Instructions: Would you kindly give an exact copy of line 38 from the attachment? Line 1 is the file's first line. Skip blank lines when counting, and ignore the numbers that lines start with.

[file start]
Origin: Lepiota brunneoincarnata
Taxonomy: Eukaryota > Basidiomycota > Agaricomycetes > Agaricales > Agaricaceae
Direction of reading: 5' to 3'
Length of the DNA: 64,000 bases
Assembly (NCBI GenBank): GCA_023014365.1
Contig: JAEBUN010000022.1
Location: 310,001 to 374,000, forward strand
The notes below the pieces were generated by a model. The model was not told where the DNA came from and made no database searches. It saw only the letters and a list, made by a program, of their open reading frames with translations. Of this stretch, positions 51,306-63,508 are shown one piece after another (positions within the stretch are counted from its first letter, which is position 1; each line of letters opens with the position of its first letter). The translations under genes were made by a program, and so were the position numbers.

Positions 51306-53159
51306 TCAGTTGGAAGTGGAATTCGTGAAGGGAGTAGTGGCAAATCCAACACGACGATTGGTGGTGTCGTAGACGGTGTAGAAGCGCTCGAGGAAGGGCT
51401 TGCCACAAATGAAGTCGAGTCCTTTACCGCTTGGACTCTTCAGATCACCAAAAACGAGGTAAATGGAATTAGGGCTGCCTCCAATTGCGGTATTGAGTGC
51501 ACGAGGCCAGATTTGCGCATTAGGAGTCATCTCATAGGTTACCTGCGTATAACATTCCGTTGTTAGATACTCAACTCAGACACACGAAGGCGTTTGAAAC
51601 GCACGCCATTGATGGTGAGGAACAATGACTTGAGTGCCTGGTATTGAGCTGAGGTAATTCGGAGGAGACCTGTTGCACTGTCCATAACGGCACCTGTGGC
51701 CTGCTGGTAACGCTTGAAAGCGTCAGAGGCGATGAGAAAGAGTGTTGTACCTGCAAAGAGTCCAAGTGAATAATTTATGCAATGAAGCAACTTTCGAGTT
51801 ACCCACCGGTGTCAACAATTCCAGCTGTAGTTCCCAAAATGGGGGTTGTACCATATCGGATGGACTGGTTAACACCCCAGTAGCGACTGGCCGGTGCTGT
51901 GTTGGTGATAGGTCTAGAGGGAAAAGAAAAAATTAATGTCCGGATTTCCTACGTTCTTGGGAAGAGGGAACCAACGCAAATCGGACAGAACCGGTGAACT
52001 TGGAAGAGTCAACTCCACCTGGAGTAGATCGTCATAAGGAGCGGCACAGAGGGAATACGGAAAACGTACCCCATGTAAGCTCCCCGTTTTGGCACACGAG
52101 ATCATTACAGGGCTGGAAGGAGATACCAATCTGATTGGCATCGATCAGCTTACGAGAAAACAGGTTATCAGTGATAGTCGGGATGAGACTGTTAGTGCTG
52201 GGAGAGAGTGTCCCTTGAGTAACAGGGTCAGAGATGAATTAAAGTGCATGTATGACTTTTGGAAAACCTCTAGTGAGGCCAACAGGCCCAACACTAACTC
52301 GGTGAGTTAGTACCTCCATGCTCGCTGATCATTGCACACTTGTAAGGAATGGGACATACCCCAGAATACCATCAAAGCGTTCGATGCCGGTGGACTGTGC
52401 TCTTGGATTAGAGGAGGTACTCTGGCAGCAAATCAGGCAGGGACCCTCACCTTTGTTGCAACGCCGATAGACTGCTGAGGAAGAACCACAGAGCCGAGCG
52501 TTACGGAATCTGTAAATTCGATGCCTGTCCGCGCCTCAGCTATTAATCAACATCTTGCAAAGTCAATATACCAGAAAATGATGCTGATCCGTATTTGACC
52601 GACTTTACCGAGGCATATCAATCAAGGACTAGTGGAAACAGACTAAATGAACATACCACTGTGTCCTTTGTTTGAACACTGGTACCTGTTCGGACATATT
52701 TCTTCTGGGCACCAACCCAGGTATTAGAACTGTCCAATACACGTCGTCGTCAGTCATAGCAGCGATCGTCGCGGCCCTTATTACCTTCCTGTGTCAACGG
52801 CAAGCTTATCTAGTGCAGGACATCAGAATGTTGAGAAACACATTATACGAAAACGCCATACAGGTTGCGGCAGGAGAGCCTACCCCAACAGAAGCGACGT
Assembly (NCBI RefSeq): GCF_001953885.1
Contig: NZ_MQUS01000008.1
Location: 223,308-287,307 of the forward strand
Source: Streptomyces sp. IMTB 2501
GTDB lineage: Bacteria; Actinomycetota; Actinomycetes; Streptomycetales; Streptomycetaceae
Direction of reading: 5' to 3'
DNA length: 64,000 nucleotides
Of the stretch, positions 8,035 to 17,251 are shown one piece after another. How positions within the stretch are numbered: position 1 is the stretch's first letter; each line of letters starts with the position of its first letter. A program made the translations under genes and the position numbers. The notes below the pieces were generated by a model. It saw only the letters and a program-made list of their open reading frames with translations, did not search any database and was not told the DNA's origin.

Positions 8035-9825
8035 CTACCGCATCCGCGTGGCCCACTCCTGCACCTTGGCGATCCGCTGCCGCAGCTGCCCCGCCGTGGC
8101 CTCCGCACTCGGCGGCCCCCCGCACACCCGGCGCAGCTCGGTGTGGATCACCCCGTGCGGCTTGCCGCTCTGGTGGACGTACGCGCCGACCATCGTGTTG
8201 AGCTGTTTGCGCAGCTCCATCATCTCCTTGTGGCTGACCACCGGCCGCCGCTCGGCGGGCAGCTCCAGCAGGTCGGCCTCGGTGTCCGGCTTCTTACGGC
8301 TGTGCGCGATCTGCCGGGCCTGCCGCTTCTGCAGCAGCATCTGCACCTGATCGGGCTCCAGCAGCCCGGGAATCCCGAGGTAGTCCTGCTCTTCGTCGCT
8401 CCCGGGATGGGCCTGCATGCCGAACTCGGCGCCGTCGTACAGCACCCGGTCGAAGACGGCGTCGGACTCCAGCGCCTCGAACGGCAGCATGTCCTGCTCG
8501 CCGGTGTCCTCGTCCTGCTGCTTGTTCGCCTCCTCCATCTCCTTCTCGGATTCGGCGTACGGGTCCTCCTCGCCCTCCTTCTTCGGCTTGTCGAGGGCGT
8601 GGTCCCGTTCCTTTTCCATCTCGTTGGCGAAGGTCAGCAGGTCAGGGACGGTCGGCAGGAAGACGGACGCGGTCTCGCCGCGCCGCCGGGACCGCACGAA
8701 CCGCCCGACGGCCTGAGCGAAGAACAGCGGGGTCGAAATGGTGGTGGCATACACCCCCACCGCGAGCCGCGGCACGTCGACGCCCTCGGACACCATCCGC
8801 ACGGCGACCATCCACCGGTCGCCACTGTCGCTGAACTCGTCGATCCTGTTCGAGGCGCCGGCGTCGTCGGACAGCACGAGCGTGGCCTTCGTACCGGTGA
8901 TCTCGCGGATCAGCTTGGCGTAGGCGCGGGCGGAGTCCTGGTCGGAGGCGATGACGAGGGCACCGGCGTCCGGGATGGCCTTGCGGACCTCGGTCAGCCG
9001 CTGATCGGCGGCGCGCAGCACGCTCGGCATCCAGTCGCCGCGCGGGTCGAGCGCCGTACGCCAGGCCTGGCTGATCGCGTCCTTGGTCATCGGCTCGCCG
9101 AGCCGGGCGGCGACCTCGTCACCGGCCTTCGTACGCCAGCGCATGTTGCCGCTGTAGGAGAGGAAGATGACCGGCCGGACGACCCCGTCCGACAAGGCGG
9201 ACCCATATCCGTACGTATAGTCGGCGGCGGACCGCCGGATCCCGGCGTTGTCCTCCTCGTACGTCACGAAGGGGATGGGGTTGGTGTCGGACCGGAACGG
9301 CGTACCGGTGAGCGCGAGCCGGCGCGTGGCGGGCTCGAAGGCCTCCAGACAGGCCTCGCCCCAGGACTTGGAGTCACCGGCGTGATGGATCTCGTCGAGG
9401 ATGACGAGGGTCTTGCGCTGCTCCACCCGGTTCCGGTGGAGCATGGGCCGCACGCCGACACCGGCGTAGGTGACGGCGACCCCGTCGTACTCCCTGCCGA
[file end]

8301 TGTGCGCGATCTGCCGGGCCTGCCGCTTCTGCAGCAGCATCTGCACCTGATCGGGCTCCAGCAGCCCGGGAATCCCGAGGTAGTCCTGCTCTTCGTCGCT